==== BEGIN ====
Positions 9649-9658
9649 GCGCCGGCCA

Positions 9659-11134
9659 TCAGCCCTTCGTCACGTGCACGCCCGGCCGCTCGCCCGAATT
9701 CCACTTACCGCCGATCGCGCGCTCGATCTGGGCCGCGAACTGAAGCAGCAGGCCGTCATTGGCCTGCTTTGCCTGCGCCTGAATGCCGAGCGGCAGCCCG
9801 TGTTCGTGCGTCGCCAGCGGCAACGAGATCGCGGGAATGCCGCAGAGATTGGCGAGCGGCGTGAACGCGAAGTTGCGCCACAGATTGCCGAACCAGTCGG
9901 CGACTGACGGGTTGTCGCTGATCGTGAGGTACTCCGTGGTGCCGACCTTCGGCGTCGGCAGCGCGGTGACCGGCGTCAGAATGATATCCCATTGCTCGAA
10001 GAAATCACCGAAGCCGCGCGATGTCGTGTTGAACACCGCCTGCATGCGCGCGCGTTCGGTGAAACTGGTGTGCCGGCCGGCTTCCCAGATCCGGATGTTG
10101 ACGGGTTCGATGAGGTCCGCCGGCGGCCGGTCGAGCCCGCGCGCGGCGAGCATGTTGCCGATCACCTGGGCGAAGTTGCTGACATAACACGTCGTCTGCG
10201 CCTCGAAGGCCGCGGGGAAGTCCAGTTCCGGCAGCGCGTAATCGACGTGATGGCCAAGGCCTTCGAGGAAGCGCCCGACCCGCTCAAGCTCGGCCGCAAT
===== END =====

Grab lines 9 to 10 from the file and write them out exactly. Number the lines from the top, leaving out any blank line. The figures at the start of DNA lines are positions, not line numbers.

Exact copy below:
10101 ACGGGTTCGATGAGGTCCGCCGGCGGCCGGTCGAGCCCGCGCGCGGCGAGCATGTTGCCGATCACCTGGGCGAAGTTGCTGACATAACACGTCGTCTGCG
10201 CCTCGAAGGCCGCGGGGAAGTCCAGTTCCGGCAGCGCGTAATCGACGTGATGGCCAAGGCCTTCGAGGAAGCGCCCGACCCGCTCAAGCTCGGCCGCAAT